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Ryan's tax plan is 'much more regressive ... than even Romney's offered'

Paul Ryan's proposed budget plan has taken center stage with the weekend announcement that he is Mitt Romney's running mate. There's a problem for Romney, though: Much of the budget contains ideas notably different from the presidential candidate's own proposals.

Appearing on PoliticsNation Monday, Washington Post columnist and MSNBC policy analyst Ezra Klein said Ryan's plan would "bring the top tax rate down a lot lower than Mitt Romney would. It's a much more regressive tax cut than even Romney's offered."

Ryan's plan would cut all taxes on investment income, effectively bringing Romney's own tax rate down to a whopping 0.82%.

Romney surrogates like John Sununu are already backing away from the Ryan plan. Appearing on Hardball earlier Monday, Sununu emphasized the GOP ticket is Romney-Ryan, not Ryan-Romney.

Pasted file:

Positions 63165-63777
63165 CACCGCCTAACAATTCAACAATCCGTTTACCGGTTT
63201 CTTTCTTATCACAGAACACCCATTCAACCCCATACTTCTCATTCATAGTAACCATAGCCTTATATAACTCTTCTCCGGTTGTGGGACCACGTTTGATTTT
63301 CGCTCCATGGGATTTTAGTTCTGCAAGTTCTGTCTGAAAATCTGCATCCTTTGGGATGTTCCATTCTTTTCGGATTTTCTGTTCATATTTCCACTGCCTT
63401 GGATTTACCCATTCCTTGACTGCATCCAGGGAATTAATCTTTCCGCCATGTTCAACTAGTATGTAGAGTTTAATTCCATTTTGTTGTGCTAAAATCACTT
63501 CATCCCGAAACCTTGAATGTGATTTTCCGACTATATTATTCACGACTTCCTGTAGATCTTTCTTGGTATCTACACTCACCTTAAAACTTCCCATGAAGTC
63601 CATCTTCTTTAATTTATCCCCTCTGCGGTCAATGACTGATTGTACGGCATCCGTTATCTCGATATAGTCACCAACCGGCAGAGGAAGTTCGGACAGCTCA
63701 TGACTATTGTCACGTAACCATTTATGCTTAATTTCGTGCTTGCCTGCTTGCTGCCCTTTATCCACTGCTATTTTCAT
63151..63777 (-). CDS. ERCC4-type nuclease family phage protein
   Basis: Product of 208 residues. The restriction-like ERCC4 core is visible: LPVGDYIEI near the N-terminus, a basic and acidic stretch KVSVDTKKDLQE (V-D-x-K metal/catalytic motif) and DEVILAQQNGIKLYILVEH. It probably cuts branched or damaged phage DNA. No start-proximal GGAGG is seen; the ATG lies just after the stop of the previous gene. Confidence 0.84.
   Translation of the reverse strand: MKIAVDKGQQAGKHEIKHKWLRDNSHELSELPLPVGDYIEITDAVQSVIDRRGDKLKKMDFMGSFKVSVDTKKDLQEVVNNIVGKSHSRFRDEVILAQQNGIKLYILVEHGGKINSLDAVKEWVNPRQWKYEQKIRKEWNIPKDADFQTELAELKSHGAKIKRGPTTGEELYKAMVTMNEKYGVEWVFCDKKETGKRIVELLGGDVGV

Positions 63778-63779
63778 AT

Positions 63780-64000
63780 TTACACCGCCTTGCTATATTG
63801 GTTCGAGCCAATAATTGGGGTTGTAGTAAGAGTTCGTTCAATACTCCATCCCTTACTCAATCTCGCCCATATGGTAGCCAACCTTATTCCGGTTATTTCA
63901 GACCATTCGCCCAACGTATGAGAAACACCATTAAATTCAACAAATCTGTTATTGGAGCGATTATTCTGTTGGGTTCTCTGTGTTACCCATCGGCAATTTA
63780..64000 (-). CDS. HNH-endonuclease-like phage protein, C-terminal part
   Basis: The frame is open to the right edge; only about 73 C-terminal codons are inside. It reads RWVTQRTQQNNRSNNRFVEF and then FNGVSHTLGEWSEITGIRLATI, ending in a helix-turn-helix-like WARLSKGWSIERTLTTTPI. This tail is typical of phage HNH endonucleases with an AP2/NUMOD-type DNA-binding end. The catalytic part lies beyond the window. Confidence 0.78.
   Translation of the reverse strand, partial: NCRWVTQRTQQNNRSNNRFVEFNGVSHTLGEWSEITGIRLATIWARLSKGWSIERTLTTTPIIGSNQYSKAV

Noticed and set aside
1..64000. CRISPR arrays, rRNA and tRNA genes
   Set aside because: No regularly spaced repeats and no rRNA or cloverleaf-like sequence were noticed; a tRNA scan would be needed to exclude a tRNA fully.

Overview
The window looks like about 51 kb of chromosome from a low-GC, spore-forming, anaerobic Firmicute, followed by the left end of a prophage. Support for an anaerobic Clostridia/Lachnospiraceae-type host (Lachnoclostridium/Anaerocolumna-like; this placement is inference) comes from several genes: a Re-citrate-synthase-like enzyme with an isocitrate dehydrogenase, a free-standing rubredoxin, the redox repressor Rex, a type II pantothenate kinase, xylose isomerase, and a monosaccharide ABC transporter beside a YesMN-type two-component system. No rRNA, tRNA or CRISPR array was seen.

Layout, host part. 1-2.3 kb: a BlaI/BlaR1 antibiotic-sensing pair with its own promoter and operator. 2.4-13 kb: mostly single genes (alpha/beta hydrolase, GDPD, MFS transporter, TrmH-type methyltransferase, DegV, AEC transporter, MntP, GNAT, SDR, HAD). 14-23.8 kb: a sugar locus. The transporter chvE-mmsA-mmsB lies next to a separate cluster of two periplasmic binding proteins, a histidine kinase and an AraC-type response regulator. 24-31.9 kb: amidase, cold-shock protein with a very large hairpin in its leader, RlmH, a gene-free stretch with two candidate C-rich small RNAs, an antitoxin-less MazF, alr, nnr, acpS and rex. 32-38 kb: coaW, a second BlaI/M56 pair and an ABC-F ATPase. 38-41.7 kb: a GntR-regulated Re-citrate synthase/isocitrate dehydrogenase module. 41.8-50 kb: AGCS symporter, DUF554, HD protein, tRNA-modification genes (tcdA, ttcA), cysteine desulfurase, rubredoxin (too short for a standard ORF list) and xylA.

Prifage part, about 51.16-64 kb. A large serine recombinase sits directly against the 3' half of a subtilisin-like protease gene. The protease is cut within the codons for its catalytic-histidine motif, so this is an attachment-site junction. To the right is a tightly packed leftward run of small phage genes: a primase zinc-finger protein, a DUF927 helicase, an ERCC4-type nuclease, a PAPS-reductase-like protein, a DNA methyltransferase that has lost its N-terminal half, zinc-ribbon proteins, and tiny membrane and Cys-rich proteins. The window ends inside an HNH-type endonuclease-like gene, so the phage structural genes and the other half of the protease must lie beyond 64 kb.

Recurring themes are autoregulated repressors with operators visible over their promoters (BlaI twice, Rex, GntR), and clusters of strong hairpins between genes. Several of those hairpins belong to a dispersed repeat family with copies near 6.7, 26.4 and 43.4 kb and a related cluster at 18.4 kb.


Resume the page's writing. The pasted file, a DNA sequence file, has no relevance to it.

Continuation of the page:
Ryan also wants to increase defense spending. "One thing that's really important to understand about the Ryan budget ... before you can put a dollar toward deficit reduction, you've first got to pay for the defense spending," Klein said, adding that Ryan's proposed Pentagon budget is "hundreds of millions more than Obama has it."

"We have no idea how he pays for that, and it's not clear he can actually get that money out of the tax code," Klein said. Ryan's tax cuts would cost between $4 trillion $5 trillion on top of the Bush tax cuts, though the vice presidential nominee reportedly told CBO scorers to just "just assume that my tax cuts don't cost anything."

PoliticsNation host Al Sharpton distilled Ryan's lack of explanation down to one directive: Just "assume that it'll be alright."